This week’s talking points ... with Shonna Riggs
The new system combines a low-power AM radio station with electronic message boards and is designed to avoid the breakdown in communications the parish suffered during the Category 5 storm.
"We just weren't prepared," Emergency Operations Center director Tab Troxler tells the Herald-Guide.
"I never knew how much our communications equipment needed to be updated until after Katrina hit."
Troxler says the new message boards will alert citizens to tune into the radio station. Parish officials expect the entire system to be up and running by the end of December or early January.
Speaking of Katrina, the storm’s 130 mph winds caused more than $500,000 in damages to the St. Charles Parish Courthouse, all of which will finally be repaired with $1.5 million .
In a regular meeting, the parish council approved funds to make essential repairs to the 30 year old structure.
Joe Murray Architects will be supervising the work to improve and make repairs.
The cost of the new hurricane-proof glass is $226,000. The interior repairs will cost at least $731,000. An additional $480,000 is needed to replace the roof.
FEMA - the Federal Emergency Management Agency - is reimbursing the parish for the cost of all repairs as a preventive measure against future damage.
St. Charles Parish schools have banned smoking on its 19 school campuses and the restriction applies to everyone - even visitors and parents who might be tempted to light up on school grounds.
The school system will abide by the Louisiana Smoke Free Act, which prohibits the use of tobacco products you have to light anywhere on school grounds.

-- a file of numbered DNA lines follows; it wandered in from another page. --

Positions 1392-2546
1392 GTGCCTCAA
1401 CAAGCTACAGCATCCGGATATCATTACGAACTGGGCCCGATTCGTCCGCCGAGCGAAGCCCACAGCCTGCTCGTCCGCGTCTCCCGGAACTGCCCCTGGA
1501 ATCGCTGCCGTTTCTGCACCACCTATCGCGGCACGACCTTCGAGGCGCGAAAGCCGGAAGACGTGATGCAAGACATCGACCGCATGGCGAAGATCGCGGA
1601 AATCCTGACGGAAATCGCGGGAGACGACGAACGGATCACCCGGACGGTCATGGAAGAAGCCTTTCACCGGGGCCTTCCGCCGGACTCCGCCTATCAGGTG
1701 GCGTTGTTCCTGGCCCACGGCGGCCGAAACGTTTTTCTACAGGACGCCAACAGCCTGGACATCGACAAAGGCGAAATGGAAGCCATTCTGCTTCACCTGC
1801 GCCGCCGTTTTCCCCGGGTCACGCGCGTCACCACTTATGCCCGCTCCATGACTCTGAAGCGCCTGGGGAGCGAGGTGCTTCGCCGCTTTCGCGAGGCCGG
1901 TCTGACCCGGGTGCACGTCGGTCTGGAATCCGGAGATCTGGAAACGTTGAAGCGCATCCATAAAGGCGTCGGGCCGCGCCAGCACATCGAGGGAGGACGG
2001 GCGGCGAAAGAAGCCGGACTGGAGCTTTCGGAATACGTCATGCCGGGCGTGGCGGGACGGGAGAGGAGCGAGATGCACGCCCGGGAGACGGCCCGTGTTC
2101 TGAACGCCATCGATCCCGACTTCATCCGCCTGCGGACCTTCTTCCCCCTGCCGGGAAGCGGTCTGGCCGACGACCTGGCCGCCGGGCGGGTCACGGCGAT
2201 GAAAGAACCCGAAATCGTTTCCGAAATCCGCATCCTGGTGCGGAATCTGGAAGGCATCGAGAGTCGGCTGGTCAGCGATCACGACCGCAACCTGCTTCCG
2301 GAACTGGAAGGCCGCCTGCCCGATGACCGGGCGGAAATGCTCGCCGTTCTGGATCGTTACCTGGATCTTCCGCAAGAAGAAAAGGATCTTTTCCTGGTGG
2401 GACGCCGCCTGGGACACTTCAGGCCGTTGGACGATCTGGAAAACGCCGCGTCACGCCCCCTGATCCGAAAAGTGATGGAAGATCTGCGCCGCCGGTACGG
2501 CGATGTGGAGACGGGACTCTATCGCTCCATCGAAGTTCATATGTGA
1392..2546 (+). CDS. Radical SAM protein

Snuff or chewing tobacco is okay, an official told me.
The new state law requires law enforcers - in St. Charles Parish, that means sheriff’s deputies - to issue a summons for violations that carry fines ranging from $25 to $100 for anyone caught smoking anywhere on school grounds, even during afterschool activities.
St. Charles' current policy prohibits smoking and the use of any tobacco product that smokes on school grounds, school board buildings, and school board-owned vehicles. It had allowed non-students to use tobacco at outdoor and after-hour activities.
Honored as 2006-2007 Principals of the Year are Tresa Webre from Luling Elementary, Dianne Powell from R.K. Smith Middle and Barbara Fuselier form Hahnville High.
In addition, Webre and Fuselier have been named Regional Principals of the Year and will move on to compete at the state level.
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Authorities rescue dog thrown off I-310 into swamp - 684 views
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